9. Researchers for the federal government used data from the 1999 National Household Survey on Drug Abuse to examine adolescent drug use. They found that "Within the community domain, higher levels of neighborhood cohesiveness were significantly associated with lower odds of past year marijuana use for whites (OR = 0.72) and blacks (OR = 0.81), but not for Hispanics or youths in the "other" category (Table 3.7). Exposure to prevention messages in the media was significantly associated with lower odds of past year marijuana use for whites (OR = 0.68) and Hispanics (OR = 0.63), but not for blacks or youths in the "other" category."

    Source:  Wright, Douglas & Michael Pemberton, "Risk and Protective Factors for Adolescent Drug Use: Findings from the 1999 National Household Survey on Drug Abuse," DHHS Publication No. SMA 04-3874, Analytic Series A-19 (Rockville, MD: Substance Abuse and Mental Health Services Administration, Office of Applied Studies, January 2004), p. 60.

  10. Researchers for the federal government used data from the 1999 National Household Survey on Drug Abuse to examine adolescent drug use. They found that "Within the family domain, higher levels of parental communication about substances were significantly associated with lower odds of past year marijuana use among Hispanic youths (OR = 0.67), but not among youths of other racial/ethnic groups (Table 3.8). Within the peer/individual domain, participation in two or more extracurricular activities was significantly associated with lower odds of past year marijuana use among whites (OR = 0.45), blacks (OR = 0.64), and Hispanics (OR = 0.70), but not for youths in the "other" category (Table 3.9). Within the school domain, strong sanctions against illegal drug use were significantly associated with lower odds of past year marijuana use among whites (OR = 0.48), Hispanics (OR = 0.61), and youths in the "other" category (OR = 0.31), but not for blacks (Table 3.10). Finally, exposure to prevention messages in school was associated with lower odds of past year marijuana use for whites (OR = 0.60) and Hispanics (OR = 0.55), but not for blacks or youths in the "other" category."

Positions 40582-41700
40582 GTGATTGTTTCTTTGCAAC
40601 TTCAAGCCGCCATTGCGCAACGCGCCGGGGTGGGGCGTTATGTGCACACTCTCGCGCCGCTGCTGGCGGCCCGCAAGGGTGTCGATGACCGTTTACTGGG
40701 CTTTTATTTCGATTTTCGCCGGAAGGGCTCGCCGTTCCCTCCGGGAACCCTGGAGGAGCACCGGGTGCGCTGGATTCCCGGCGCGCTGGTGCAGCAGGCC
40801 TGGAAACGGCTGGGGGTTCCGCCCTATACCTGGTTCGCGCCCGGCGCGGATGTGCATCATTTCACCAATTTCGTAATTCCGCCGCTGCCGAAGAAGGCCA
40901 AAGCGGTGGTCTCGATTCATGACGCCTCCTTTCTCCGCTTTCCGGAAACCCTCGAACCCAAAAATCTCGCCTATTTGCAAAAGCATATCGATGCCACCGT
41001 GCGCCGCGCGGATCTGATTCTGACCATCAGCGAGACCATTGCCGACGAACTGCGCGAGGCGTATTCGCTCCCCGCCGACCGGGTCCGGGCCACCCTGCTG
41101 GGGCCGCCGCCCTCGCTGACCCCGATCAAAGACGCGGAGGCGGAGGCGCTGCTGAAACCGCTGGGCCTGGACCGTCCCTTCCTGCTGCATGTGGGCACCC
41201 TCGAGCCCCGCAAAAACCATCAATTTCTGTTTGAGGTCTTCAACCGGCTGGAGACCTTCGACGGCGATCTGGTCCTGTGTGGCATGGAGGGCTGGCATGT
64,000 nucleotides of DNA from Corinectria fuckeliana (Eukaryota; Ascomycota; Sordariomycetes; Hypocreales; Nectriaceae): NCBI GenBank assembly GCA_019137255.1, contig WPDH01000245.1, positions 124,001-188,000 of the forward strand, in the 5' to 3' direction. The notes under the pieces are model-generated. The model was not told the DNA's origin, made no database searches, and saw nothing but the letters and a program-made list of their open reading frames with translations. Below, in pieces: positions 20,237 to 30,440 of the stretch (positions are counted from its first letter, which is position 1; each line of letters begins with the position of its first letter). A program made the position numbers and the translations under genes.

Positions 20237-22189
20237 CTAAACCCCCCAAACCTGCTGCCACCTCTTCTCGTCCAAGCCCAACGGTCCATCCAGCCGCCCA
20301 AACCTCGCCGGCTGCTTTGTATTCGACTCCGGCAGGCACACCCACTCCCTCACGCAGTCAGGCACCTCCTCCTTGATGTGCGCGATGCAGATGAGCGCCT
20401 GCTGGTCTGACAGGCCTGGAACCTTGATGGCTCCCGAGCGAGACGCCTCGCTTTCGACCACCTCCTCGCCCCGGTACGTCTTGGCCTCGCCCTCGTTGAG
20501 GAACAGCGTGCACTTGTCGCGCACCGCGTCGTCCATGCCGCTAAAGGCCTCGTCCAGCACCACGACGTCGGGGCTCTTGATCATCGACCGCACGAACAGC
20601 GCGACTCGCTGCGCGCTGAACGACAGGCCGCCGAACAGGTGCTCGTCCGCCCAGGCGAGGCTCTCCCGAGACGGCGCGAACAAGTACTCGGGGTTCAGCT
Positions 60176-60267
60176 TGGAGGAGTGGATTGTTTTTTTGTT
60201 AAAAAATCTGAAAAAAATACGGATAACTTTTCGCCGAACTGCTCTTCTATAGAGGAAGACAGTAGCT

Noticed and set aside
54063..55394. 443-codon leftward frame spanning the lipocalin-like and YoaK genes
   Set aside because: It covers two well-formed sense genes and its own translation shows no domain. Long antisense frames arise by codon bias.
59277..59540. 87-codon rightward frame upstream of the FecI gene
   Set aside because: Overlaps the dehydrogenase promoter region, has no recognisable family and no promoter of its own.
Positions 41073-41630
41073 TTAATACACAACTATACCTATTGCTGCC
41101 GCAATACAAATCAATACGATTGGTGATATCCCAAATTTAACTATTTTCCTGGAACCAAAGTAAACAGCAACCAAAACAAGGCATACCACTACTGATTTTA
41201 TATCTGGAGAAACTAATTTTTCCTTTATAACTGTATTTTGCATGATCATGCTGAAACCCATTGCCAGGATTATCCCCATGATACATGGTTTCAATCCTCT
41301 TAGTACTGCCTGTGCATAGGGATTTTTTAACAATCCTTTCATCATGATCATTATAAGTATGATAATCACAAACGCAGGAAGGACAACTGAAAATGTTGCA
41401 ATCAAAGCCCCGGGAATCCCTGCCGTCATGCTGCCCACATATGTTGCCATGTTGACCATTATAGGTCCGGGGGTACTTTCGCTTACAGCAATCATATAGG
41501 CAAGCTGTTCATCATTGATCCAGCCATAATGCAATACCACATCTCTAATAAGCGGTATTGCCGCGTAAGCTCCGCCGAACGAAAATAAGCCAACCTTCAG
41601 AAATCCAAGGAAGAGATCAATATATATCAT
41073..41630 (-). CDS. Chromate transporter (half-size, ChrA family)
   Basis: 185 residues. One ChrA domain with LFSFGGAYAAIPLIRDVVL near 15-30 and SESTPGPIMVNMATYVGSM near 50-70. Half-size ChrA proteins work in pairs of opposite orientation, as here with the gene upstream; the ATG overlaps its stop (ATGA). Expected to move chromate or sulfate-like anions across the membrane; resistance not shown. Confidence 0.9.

Source:  Wright, Douglas & Michael Pemberton, "Risk and Protective Factors for Adolescent Drug Use: Findings from the 1999 National Household Survey on Drug Abuse," DHHS Publication No. SMA 04-3874, Analytic Series A-19 (Rockville, MD: Substance Abuse and Mental Health Services Administration, Office of Applied Studies, January 2004), p. 60.